2. Stakeholders - Background• Bengali is the 4thlargest language in terms of native speakers(250-300 million speakers in Bangladesh and India)• Students in rural areas often do not have access to qualityteachers, books, or good schools.• Higher education opportunities and content is scarce inBangladesh and India• Only 50,000 opening in Bangladeshi universities and collegesfor incoming freshmen, while there are more than 300,000eligible students• Many students drop out due to lack of cheap highereducation opportunities or extreme poverty
2. Stakeholders - Background: InformationTechnology to the rescue …• While regular computing devices are notcommon/affordable in rural areas, Mobile phones andhence Mobile internet have significantly high penetration inBangladesh, even in rural areas (100 million mobilesubscribers as of early 2013, in a 160 million population)• A mobile-optimized Bengali language MOOC can serve asan alternative education platform for rural and non-traditional students• And an innovative non-Internet based delivery mechanismcan allow rural students with no internet access to get highquality education
2. Stakeholders - Existing MOOCs arenot enough• Coursera.com has 208 courses,ALL provided in English language• The Khan Academy’s excellent online educational videos are also inEnglish• Unfortunately, Bengali translation of Khan Academy’s videos are notpopular among the students in Bangladesh and India (most videolessons have an average of only 100-120 views in 1 year. Example:http://www.youtube.com/playlist?list=PL58BD1F917975C9BE).• Anecdotal reasons include mismatch between the lessons andacademic syllabus in Bangladesh/India, cultural mismatch/”lost intranslation”/artificial and literal translation• As a comparison, Shikkhok.com’s Culinary arts course videos received an average of 300+ views within 1week of publication (https://vimeo.com/user14642276/videos/sort:plays/format:thumbnail)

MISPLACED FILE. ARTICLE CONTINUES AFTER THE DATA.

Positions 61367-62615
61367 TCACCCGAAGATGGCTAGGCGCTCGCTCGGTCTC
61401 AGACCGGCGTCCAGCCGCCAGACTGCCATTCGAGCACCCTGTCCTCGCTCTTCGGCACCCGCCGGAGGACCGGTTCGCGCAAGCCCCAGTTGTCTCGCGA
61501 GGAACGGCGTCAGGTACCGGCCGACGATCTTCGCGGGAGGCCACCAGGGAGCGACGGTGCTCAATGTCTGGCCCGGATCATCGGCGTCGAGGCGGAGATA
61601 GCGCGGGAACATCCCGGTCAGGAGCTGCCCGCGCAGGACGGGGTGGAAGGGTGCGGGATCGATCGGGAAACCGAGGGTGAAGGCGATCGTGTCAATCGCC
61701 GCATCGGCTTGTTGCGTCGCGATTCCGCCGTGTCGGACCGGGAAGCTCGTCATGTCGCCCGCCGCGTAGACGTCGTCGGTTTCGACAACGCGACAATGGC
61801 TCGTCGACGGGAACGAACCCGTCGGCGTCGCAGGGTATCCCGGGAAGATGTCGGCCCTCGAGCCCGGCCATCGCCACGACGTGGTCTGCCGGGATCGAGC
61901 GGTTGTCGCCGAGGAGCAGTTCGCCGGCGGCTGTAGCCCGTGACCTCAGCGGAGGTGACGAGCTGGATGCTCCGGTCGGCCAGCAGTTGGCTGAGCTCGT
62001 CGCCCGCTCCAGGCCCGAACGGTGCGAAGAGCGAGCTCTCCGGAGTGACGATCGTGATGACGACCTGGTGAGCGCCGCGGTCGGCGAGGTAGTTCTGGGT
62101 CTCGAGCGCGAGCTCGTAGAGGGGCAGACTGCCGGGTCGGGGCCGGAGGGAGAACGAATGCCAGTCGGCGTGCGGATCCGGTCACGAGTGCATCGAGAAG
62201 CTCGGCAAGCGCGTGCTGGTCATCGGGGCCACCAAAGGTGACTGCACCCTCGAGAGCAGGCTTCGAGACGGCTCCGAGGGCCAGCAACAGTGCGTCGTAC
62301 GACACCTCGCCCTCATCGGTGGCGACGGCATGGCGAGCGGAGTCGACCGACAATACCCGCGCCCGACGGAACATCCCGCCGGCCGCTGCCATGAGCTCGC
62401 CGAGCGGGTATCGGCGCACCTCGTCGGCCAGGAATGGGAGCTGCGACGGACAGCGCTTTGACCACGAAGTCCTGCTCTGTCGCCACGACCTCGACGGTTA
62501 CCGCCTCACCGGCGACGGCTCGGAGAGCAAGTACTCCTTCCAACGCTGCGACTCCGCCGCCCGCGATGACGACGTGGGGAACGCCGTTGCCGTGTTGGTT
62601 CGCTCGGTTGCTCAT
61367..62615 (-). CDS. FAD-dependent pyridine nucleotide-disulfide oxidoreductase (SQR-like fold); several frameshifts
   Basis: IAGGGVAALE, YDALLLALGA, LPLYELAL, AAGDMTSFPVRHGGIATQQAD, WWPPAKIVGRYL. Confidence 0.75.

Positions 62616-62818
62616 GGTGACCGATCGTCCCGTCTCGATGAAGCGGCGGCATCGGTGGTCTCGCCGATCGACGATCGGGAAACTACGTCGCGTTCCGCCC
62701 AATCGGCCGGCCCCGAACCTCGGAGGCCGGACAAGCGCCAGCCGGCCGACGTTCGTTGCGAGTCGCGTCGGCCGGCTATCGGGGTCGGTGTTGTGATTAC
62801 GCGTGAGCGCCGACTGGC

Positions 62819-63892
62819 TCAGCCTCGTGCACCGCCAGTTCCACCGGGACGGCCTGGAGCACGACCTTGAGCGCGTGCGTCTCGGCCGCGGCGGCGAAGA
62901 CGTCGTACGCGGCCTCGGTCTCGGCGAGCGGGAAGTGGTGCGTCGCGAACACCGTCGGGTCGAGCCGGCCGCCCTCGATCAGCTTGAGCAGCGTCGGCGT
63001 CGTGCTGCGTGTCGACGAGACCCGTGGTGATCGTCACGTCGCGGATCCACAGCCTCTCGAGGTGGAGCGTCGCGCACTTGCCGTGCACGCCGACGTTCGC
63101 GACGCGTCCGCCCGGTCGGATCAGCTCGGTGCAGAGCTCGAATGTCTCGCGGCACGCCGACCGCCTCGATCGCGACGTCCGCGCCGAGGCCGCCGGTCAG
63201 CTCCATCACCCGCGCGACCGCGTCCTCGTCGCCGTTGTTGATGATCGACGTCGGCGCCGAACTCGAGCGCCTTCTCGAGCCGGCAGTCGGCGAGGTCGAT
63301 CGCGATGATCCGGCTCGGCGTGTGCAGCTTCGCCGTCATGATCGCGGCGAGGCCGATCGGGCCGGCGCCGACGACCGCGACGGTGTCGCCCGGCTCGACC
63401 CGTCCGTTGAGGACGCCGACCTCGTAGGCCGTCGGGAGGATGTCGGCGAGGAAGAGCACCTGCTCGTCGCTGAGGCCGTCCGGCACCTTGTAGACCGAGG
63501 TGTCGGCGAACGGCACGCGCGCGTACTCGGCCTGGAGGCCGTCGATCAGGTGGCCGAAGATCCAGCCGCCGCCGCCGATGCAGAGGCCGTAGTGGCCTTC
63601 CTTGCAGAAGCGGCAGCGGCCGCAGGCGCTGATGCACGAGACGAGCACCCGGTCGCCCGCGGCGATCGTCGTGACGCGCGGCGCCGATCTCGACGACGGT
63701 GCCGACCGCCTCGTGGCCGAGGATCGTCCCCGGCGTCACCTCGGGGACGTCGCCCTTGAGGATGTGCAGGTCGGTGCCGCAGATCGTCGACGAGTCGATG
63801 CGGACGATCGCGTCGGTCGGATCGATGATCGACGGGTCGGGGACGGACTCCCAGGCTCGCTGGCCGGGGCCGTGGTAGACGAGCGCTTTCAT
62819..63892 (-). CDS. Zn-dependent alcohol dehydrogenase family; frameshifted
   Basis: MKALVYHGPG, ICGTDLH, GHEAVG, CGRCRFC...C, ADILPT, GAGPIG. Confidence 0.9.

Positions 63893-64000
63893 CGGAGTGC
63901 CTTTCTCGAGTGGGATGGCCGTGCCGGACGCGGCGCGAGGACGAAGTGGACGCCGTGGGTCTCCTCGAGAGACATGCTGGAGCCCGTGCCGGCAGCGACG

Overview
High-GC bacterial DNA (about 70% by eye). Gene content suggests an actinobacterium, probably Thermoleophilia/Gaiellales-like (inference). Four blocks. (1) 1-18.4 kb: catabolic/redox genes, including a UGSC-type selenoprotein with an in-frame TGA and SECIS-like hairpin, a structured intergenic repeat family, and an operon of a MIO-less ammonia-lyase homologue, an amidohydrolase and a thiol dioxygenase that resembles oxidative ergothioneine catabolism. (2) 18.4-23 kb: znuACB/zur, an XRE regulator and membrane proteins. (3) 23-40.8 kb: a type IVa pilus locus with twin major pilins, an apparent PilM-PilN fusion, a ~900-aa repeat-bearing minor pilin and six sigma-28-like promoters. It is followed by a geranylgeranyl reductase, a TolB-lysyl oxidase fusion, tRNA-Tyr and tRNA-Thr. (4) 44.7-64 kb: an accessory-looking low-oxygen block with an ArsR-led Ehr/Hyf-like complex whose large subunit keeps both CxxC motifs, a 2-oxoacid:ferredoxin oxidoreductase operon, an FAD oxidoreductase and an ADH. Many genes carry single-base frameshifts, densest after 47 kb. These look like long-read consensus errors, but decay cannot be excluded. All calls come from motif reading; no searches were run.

3. Project Requirements• Education medium must be in Bengali• Content must be highly optimized for mobile phonebrowsers with limited and slow data plans• Lessons must be short, include both text and multimedia,and have easy-to-use student registration, feedback, andevaluation schemes• Must be highly-available, low access times even inBangladesh and India• Must be designed, delivered, and publicized at a very lowcost, and provided to students for free• Must not depend on the Internet to deliver content.
3. Project Requirements – Identifying theChallenges• Technical: Identifying the best design principles• Team: Organizing and coordinating a distributed team• Stakeholder: Getting effective feedback and attentioninformation from the users